Scientists investigated for misconduct lose appeal in suit against Harvard. Lawyers explain what it means.
Retraction Watch readers may recall the case of Piero Anversa and Annarosa Leri, both formerly of Harvard and the Brigham & Women’s Hospital in Boston. The pair — which has had their work subjected to a retraction, expression of concern, and correction — sued their former employers in 2014 for costing them job offers after the institutions notified journals, triggering notices. A judge dismissed the case a year ago, saying that Anversa and Leri had to try other administrative remedies before bringing suit.
But Anversa and Leri appealed, and last week, a court denied that appeal. (See the judge’s decision — which begins by quoting Ecclesiastes and includes the delicious word “gallimaufry” — here.) We spoke by email to two attorneys — Richard Goldstein, who represented the scientist in Bois v. HHS, the first case to overturn a funding ban by the Office of Research Integrity (ORI), and Paul Thaler, who has represented scientists involved in misconduct proceedings for more than 25 years — about the case, and what it could mean for similar lawsuits.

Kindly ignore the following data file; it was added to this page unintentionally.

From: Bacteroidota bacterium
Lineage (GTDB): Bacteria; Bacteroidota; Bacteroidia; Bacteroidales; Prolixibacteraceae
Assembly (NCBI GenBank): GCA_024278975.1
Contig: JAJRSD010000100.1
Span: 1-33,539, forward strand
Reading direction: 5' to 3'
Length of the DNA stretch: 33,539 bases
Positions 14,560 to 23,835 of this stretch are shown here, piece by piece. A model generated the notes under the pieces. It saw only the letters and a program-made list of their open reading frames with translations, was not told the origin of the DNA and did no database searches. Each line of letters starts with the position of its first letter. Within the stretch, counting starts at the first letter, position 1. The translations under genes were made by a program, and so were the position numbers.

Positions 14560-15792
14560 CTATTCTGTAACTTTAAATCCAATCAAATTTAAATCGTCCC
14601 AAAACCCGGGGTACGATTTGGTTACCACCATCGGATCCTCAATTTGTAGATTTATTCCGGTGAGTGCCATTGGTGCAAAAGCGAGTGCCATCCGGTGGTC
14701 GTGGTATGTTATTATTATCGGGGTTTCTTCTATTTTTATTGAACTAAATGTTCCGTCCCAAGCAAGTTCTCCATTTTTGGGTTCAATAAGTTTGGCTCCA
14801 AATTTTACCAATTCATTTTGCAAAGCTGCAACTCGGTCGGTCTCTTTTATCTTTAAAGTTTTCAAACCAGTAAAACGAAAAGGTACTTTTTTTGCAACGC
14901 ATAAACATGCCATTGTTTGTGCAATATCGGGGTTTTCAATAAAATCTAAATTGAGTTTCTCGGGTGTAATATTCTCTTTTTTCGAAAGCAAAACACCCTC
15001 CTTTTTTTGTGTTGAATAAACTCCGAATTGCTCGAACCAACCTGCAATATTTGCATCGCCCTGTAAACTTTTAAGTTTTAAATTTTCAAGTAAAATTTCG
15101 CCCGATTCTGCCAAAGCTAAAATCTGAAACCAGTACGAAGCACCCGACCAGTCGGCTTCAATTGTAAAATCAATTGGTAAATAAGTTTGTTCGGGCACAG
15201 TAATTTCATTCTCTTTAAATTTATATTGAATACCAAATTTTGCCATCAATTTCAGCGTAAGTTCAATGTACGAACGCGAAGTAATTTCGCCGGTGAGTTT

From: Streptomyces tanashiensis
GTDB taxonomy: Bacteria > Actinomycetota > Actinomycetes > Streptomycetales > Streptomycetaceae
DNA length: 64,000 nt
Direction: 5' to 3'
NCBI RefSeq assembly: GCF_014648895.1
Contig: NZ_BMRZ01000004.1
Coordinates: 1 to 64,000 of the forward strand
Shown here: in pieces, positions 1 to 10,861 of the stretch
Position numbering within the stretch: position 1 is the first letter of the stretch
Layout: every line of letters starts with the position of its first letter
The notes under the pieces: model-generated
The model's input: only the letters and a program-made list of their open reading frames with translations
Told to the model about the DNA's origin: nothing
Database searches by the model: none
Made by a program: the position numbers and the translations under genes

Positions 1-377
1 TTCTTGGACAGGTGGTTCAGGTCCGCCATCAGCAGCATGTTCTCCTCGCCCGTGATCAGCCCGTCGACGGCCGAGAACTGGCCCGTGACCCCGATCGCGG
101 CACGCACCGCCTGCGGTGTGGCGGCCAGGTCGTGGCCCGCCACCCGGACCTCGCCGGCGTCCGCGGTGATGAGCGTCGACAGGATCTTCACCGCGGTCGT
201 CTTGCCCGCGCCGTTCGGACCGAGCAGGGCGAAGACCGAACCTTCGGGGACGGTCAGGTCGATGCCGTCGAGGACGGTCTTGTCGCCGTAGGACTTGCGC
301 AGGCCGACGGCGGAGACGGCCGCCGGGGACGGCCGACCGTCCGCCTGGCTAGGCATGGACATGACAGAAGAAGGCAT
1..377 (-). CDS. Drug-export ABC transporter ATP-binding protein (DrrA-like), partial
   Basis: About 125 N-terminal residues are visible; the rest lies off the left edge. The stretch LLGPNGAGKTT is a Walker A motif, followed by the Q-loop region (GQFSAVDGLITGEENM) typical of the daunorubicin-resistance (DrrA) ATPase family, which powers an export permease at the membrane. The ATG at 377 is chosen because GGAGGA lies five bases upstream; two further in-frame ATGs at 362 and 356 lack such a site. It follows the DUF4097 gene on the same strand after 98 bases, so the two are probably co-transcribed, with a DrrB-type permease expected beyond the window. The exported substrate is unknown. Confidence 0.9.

Retraction Watch: The decision seems to stop Anversa and Leri from continuing their suit against Harvard and the Brigham, but also acknowledges some of the scientists’ concerns as legitimate. How would you summarize the findings and their implications?
Richard Goldstein: The federal appeals court indicated it would not allow lawsuits for money damages to go forward while the institutional/administrative process is on-going. In effect, the court said a respondent can sue for money, just not while the matter is still pending before the institution. It’s unclear whether they merely have to wait for the institution to finish its process or whether they also have to wait until ORI is done. If it’s the latter, that could add more years to the process. Because the Court accepted, for present purposes, violations may have occurred and the plaintiff shouldn’t be denied their ‘day in court,’ the respondent’s lawsuit was ‘stayed’ (i.e., put on hold) and was not dismissed. However, given the slow pace at which the administrative proceedings in this case are moving and number of levels of agency review yet to transpire, it could be several more years before the lawsuit gets going again.
As a practical matter, because respondents (or others) won’t be able to pursue a lawsuit until the institutional/ORI process is over, scientists will be limited to complaining directly to ORI during the course of the misconduct hearings if they feel aggrieved by the institution.
Paul Thaler: The decision largely focuses on the process of the interaction between research misconduct inquiries and investigations by institutions and resulting complaints filed in court by aggrieved respondents.